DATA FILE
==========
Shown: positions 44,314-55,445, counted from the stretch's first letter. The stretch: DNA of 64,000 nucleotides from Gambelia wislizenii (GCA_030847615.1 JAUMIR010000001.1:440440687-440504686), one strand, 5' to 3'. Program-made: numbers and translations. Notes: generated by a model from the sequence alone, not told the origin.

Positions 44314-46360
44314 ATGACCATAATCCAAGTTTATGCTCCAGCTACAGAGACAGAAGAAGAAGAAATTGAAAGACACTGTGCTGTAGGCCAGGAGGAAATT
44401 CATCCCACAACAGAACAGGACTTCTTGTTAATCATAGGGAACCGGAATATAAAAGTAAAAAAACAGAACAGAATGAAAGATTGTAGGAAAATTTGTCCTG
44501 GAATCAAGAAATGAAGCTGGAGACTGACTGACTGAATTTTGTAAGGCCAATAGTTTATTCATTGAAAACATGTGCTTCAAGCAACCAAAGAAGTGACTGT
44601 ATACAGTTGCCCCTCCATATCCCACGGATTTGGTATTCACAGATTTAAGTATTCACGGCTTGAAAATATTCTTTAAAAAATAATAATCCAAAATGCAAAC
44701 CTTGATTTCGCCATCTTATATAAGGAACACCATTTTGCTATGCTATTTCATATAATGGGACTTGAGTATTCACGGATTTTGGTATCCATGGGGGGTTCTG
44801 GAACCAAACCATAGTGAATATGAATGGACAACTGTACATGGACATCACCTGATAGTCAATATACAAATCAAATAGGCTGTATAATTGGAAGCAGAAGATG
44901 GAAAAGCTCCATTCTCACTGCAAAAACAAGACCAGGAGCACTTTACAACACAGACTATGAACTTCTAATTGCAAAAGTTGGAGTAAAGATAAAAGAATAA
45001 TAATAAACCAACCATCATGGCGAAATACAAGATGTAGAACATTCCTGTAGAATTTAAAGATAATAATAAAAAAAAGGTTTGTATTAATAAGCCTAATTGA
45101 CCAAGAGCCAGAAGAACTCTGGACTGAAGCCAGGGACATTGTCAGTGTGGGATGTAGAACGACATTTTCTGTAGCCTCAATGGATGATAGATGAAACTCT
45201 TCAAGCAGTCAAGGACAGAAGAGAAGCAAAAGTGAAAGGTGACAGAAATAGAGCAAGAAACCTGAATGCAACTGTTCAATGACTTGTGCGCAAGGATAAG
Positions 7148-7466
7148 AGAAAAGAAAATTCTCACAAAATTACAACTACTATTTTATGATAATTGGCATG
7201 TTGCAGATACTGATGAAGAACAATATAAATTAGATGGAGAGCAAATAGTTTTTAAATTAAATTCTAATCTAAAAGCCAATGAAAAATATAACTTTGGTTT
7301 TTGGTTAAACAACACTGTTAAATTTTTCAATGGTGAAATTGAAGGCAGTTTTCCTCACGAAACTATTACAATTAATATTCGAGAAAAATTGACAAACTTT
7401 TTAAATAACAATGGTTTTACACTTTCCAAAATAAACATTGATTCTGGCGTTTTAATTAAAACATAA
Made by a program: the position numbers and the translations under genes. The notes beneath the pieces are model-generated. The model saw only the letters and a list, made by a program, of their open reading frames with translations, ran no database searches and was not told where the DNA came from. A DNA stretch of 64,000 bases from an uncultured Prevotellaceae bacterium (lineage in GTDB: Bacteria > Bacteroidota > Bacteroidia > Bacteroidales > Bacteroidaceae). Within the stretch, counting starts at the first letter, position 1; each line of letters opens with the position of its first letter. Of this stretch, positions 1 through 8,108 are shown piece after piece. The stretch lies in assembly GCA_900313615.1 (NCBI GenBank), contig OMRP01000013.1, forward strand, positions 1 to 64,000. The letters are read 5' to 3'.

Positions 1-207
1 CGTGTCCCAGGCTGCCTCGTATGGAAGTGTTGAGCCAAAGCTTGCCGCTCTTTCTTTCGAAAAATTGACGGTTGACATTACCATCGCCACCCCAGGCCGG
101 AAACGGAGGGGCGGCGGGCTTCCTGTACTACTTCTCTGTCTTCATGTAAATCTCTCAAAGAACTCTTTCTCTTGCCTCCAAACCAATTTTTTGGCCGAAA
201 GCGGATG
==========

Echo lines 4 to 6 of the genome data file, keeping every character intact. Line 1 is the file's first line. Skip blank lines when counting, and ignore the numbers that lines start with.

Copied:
44401 CATCCCACAACAGAACAGGACTTCTTGTTAATCATAGGGAACCGGAATATAAAAGTAAAAAAACAGAACAGAATGAAAGATTGTAGGAAAATTTGTCCTG
44501 GAATCAAGAAATGAAGCTGGAGACTGACTGACTGAATTTTGTAAGGCCAATAGTTTATTCATTGAAAACATGTGCTTCAAGCAACCAAAGAAGTGACTGT
44601 ATACAGTTGCCCCTCCATATCCCACGGATTTGGTATTCACAGATTTAAGTATTCACGGCTTGAAAATATTCTTTAAAAAATAATAATCCAAAATGCAAAC